I recently received a memo, “Important Information from the Board of Trustees of the American Federation of Musicians and Employer’s Pension Plan.” Basically, it says the AFM pension plan – my pension plan, your pension plan for anyone reading this – is up the creek without a paddle.
Allegro readers may remember my letter published in the October 2014 issue in which I asked pointed questions about the Trustees’ Annual Funding Notice and Notice of Critical Status. I’m proud that my letter provoked an open dialogue by the trustees about this important issue.
Now, although I appreciate this new information, we are told:
“It is possible that we will be in critical and declining (italics added) status in the future, even as early as next year.”
It goes on to say that:
- The plan earned a 5.2 percent return on market value of assets for the year ending in March 2015, and -0.1 percent for the year ending in March 2016.
- The benefit multiplier remains at 1, and future reductions to benefits are likely.
- The plan’s investment performance was managed by AFM-EPF’s 25 professional investment managers, five management trustees, five union trustees and an independent investment consultant/fiduciary.
- The plan is paying $14 million in administrative costs and $11 million in investment fees ($25 million in total).
I must ask: Why is an army of fund managers with a budget of $25 million dollars unable to turn the AFM-EPF around?
- Are high administrative/management fees eroding the plan’s assets?
- Is a slow, conservative investment style causing lost market opportunities?
- Are administrators and managers thriving at beneficiaries’ expense, while failing to reverse the plan’s decline?
- Is the future security of beneficiaries being squandered while the plan continues to demonstrate lackluster investment performance?
I manage my 401(k) myself for nothing and its return last year was 8.5 percent. It is not rocket science.
All AFM members saving for or now collecting pension benefits – old, young and in between – must be alarmed! We all must insist on responsible stewardship of our pension plan. We are told that we have a plan that “incorporates reasonable measures available under the law to address our situation.” But this explanation is inadequate and, in my view, unethical – even though it may be “legal.” Now is not the time for “reasonable” investment measures. Over-diversification is safe, but it may be sluggish in response to dynamic markets. Skillful, innovative and focused investment strategies are what is called for in order to reverse the plan’s “critical and declining” status.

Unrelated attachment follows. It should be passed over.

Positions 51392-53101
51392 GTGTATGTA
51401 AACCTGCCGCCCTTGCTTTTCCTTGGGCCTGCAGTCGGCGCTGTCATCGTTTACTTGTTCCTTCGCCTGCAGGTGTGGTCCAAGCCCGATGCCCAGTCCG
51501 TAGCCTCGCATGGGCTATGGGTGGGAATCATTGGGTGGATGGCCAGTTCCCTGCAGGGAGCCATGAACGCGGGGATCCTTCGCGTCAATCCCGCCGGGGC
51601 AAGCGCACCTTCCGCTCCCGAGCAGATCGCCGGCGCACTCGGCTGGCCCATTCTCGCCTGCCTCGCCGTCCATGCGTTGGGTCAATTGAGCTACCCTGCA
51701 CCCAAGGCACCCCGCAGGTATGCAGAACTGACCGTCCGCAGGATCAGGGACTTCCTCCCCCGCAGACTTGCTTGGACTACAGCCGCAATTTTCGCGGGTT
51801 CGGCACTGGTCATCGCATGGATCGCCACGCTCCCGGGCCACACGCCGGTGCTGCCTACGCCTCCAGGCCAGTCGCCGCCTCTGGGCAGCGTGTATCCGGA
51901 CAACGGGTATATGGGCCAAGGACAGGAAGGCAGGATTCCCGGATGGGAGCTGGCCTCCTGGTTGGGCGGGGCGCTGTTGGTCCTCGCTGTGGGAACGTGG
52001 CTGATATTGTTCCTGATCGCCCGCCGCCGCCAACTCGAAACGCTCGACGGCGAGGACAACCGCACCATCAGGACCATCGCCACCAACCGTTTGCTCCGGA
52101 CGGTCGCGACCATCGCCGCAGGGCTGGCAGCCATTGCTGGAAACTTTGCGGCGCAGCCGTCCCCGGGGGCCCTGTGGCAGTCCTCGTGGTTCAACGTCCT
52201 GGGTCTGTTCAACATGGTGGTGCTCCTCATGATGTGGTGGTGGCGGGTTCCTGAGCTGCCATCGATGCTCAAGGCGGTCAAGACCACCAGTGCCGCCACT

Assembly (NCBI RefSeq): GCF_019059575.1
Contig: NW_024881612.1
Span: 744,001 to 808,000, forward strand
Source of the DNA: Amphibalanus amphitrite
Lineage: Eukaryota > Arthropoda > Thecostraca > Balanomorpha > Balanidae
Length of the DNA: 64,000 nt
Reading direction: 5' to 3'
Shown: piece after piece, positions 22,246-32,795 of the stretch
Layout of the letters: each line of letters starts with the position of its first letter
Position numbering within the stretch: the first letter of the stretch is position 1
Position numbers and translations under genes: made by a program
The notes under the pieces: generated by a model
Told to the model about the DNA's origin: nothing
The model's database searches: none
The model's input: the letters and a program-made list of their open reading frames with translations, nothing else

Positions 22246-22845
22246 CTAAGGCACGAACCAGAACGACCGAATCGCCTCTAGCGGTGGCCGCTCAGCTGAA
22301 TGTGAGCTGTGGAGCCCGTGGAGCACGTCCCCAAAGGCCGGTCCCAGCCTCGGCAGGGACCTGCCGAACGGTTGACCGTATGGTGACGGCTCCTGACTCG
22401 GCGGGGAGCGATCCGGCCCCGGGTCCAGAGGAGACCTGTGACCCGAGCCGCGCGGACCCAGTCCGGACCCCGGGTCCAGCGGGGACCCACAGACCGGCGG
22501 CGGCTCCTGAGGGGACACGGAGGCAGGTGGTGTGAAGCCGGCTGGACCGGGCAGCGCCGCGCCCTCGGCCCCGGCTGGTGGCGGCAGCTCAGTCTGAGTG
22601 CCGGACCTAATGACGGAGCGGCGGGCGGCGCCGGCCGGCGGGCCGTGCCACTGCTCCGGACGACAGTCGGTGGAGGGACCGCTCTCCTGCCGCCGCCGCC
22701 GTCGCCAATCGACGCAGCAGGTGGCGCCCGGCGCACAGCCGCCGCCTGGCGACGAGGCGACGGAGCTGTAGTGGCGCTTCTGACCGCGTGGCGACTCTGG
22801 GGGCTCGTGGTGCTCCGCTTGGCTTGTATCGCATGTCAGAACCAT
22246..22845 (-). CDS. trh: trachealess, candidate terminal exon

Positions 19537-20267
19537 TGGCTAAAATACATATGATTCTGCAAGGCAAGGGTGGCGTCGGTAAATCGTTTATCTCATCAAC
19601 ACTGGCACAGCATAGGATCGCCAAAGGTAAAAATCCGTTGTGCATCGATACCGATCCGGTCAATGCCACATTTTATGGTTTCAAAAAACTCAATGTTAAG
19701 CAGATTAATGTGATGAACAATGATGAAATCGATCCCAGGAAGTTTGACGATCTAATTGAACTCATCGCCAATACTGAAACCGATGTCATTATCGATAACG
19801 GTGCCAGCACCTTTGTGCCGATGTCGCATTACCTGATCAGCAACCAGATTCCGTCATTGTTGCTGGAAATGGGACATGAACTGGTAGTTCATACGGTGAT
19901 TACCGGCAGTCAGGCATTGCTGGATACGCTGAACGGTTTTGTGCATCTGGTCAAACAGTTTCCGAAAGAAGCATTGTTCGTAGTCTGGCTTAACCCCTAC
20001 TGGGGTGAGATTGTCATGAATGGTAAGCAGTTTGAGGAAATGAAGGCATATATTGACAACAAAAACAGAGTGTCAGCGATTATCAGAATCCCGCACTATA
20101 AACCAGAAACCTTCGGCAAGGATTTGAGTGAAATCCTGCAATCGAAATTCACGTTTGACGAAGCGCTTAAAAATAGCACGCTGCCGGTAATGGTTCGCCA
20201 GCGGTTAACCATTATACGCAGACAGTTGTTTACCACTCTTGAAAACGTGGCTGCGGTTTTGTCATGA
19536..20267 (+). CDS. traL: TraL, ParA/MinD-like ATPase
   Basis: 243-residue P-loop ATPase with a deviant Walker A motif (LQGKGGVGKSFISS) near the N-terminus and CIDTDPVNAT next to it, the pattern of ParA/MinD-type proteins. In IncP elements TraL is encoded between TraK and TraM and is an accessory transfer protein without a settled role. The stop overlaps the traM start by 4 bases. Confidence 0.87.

Furthermore, poor investment returns should not be rewarded with hefty management fees drawn from beneficiaries’ pension contributions and the plan’s assets. I feel this is unethical.
The plan exists to provide for the retirement of beneficiaries, i.e., those who pay for it and are first entitled to draw from it. The welfare of beneficiaries must be prioritized, ahead of the six-figure salaries of three dozen administrators and managers.
LOCAL 802 PRESIDENT TINO GAGLIARDI REPLIES:
Local 802 understands the serious concerns expressed by Mr. Donelian and several other members in response to the pension fund’s recent letter. I, and all the Local 802 officers, participate in the pension fund, and our benefits are subject to the same challenges as those of our members. To address these concerns, we are devoting the next Local 802 membership meeting on Wednesday, Feb. 22 at 5 p.m. to this critical subject and have invited the co-chairs of the board of trustees and other representatives of the fund to join us. We urge you all to attend the meeting, and also to review not just the letter from the pension fund, but the related FAQs that are posted on the pension fund’s web site at www.afm-epf.org.
As a fund trustee, along with other union trustees representing the AFM on the fund and our management trustee colleagues, it is my job to oversee the fund’s operations and its investments. I take this duty very seriously. I believe that we have a prudent process in place for investing the fund’s assets, using passive and active investment managers, with an approximate overall investment fee of only 0.52 percent. However, despite our best efforts, the returns in the market place (measured as of March 31, the fund’s fiscal year) have not always matched our expectations. Nonetheless, you should know that among a universe of 20 Taft-Hartley pension plans with at least one billion dollars, the pension fund’s investment return for the year ending Sept. 30, 2016 ranked first. That does not eliminate the pain of the losses in other years, but, hopefully, we are heading in the right direction.
Please come to the meeting on Feb. 22. We will try to answer all of your questions.